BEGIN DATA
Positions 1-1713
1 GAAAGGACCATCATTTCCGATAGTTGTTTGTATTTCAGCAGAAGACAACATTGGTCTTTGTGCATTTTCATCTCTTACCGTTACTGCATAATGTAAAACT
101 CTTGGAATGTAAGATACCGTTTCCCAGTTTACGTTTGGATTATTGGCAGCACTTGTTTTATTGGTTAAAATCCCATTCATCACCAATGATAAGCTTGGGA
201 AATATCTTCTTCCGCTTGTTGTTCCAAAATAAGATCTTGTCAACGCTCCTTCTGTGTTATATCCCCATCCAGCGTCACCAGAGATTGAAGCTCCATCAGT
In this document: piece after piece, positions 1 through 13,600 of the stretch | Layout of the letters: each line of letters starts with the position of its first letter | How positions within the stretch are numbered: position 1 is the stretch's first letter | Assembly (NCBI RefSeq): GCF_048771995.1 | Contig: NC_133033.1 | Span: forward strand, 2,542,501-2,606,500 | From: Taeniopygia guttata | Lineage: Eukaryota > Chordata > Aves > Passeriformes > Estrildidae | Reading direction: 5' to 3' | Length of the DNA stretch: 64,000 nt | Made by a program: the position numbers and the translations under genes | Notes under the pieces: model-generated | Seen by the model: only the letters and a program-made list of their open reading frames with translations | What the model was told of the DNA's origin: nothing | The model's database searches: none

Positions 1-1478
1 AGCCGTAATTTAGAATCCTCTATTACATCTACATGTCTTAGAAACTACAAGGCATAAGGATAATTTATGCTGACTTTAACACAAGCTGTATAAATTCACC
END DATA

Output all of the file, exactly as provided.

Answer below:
Positions 1-1713
1 GAAAGGACCATCATTTCCGATAGTTGTTTGTATTTCAGCAGAAGACAACATTGGTCTTTGTGCATTTTCATCTCTTACCGTTACTGCATAATGTAAAACT
101 CTTGGAATGTAAGATACCGTTTCCCAGTTTACGTTTGGATTATTGGCAGCACTTGTTTTATTGGTTAAAATCCCATTCATCACCAATGATAAGCTTGGGA
201 AATATCTTCTTCCGCTTGTTGTTCCAAAATAAGATCTTGTCAACGCTCCTTCTGTGTTATATCCCCATCCAGCGTCACCAGAGATTGAAGCTCCATCAGT
In this document: piece after piece, positions 1 through 13,600 of the stretch | Layout of the letters: each line of letters starts with the position of its first letter | How positions within the stretch are numbered: position 1 is the stretch's first letter | Assembly (NCBI RefSeq): GCF_048771995.1 | Contig: NC_133033.1 | Span: forward strand, 2,542,501-2,606,500 | From: Taeniopygia guttata | Lineage: Eukaryota > Chordata > Aves > Passeriformes > Estrildidae | Reading direction: 5' to 3' | Length of the DNA stretch: 64,000 nt | Made by a program: the position numbers and the translations under genes | Notes under the pieces: model-generated | Seen by the model: only the letters and a program-made list of their open reading frames with translations | What the model was told of the DNA's origin: nothing | The model's database searches: none

Positions 1-1478
1 AGCCGTAATTTAGAATCCTCTATTACATCTACATGTCTTAGAAACTACAAGGCATAAGGATAATTTATGCTGACTTTAACACAAGCTGTATAAATTCACC